CitiMortgage's performance in assisting distressed homeowners was ranked as average among large mortgage loan servicers, according to the Federal Government's most recent report. The Making Homes Affordable ("MHA") Final Report for the second quarter of 2011 states that Citi's performance is in need of "moderate" improvement. Let's take a closer look at how Citi performed in five (5) key categories, with all the information below based on conclusions by the Federal Government.


1.  Did Citi effectively follow guidelines for identifying and contacting homeowners who may be eligible for the Home Affordable Modification Program ("HAMP")?  No. Citi did not meet the required standards, with moderate improvement needed.


2.  Did Citi effectively follow guidelines for evaluating and assisting homeowners?  Yes. Citi met the required standards. However, minor improvement may be indicated.


3.  Did Citi effectively follow guidelines for general program management, program data reporting, and program compliance?  No. Citi did not meet the required standards, with substantial improvement needed.


4.  How often did Citi make errors greater than 5% in calculating the homeowner applicant's income (a crucial factor in determining eligibility for a HAMP mortgage loan modification)?  This occurred 12.0% of the time, placing Citi into the worst category, with substantial improvement needed.


5.  How often did the Federal Government disagree with Citi as to whether a homeowner was eligible for a permanent HAMP mortgage loan modification?  The Government disagreed with Citi on this issue only 0.5% of the time and concluded that Citi was performing adequately by this measurement. Additionally, 5.5% of the time, the Government was unable to determine whether Citi made the correct determination on a homeowner’s eligibility.


Conclusion: President Obama's administration has concluded that Citi requires moderate improvement in its performance as a mortgage loan servicer participating in HAMP, and that the Federal Government will not withhold incentives until improvement is shown.


McGrath & Spielberger provides legal services in an attempt to assist borrowers seeking mortgage loan modifications or other mortgage - related relief.

Tuesday, October 4, 2011

Rating Bank of America's Mortgage Loan Modification Performance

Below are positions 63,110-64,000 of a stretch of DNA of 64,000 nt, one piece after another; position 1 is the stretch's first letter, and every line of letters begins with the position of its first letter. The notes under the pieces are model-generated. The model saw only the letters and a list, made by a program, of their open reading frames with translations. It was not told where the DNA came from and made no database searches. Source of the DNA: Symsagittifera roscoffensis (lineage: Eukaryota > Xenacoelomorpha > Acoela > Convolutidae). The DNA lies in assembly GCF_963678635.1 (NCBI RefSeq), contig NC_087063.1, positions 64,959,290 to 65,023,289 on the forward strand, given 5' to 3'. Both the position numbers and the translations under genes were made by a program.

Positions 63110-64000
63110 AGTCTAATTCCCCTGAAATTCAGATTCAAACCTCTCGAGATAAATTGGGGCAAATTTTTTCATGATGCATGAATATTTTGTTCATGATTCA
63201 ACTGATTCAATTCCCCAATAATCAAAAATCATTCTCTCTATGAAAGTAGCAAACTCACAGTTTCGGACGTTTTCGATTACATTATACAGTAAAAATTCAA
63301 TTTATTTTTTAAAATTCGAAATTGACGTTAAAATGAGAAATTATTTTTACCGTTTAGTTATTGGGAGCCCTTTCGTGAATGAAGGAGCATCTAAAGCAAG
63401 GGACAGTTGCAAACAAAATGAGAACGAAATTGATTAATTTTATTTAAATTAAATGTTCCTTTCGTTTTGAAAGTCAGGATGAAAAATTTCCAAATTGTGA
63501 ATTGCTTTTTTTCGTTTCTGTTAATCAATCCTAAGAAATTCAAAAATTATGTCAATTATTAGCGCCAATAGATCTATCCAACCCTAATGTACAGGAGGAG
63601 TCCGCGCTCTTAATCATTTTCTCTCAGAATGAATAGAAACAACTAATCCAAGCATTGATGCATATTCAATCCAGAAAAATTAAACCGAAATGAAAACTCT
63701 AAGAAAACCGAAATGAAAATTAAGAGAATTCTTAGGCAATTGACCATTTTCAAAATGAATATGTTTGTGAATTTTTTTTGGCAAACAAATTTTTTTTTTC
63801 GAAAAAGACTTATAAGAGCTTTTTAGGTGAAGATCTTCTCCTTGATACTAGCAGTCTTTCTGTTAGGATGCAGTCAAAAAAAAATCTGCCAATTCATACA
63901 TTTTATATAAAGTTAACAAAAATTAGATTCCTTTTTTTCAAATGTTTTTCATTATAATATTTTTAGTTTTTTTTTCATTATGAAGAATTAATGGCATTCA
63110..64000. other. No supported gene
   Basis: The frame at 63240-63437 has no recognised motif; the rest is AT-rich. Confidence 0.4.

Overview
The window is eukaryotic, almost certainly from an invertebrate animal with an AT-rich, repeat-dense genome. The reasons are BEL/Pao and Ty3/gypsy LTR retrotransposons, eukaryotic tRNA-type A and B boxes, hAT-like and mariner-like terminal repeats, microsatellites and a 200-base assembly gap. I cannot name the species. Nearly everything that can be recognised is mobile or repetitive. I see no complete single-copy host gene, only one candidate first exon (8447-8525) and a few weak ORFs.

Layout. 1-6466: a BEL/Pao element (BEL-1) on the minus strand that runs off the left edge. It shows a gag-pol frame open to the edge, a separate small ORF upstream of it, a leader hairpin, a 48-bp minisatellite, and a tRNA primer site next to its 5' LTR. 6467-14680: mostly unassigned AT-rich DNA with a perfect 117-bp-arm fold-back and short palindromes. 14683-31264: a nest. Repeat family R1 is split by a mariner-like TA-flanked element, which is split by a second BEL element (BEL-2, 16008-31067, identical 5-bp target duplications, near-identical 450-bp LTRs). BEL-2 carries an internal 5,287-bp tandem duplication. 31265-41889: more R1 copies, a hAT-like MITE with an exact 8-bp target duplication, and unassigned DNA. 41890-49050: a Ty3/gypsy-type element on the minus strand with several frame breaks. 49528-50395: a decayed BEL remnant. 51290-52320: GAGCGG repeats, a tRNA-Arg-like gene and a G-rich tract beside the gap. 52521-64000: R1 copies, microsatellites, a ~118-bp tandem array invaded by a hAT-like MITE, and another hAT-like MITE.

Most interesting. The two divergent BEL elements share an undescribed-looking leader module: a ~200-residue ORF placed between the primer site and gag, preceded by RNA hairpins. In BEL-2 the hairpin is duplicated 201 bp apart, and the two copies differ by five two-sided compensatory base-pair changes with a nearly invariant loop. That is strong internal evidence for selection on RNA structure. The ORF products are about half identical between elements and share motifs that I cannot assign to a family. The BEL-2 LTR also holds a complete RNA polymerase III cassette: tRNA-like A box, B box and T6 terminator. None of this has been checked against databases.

Rating Bank of America's Performance
Under the Federal Goverment's Mortgage
Loan Modification Program (HAMP)


Click here to watch a 2 minute video summary: Bank of America's HAMP Performance


Bank of America's performance in assisting distressed homeowners was ranked as one of the worst among large mortgage loan servicers, according to the Federal Government's most recent report. The Making Homes Affordable ("MHA") Final Report for the second quarter of 2011 states that BOA's performance is in need of "substantial" improvement. Let's take a closer look at how BOA performed in five (5) key categories, with all the information below based on conclusions by the Federal Government.


1. Did BOA effectively follow guidelines for identifying and contacting homeowners who may be eligible for the Home Affordable Modification Program ("HAMP")? No. BOA did not meet the required standards, with moderate improvement needed.


2. Did BOA effectively follow guidelines for evaluating and assisting homeowners? No. BOA did not meet the required standards, with moderate improvement needed.


3. Did BOA effectively follow guidelines for general program management, program data reporting, and program compliance? No. BOA did not meet the required standards, with moderate improvement needed.


4. How often did BOA make errors greater than 5% in calculating the homeowner applicant's income (a crucial factor in determining eligibility for a HAMP mortgage loan modification)? This occurred 13.2% of the time, placing BOA into the worst category, with substantial improvement needed.


5. How often did the Federal Government disagree with BOA as to whether a homeowner was eligible for a permanent HAMP mortgage loan modification? The Government disagreed with BOA on this issue only 0.8% of the time and concluded that BOA was performing adequately by this measurement. Additionally, 8.2% of the time, the Government was unable to determine whether BOA made the correct determination on a homeowner’s eligibility.


Conclusion: President Obama's administration has concluded that BOA requires substantial improvement in its performance as a mortgage loan servicer participating in HAMP, and that the Federal Government will withhold incentives until improvement is shown. (We wonder if BOA would be discussing the monthly debit card fee if they were going to receive the financial incentives.)


McGrath & Spielberger provides legal services in an attempt to assist borrowers seeking mortgage loan modifications or other mortgage - related relief.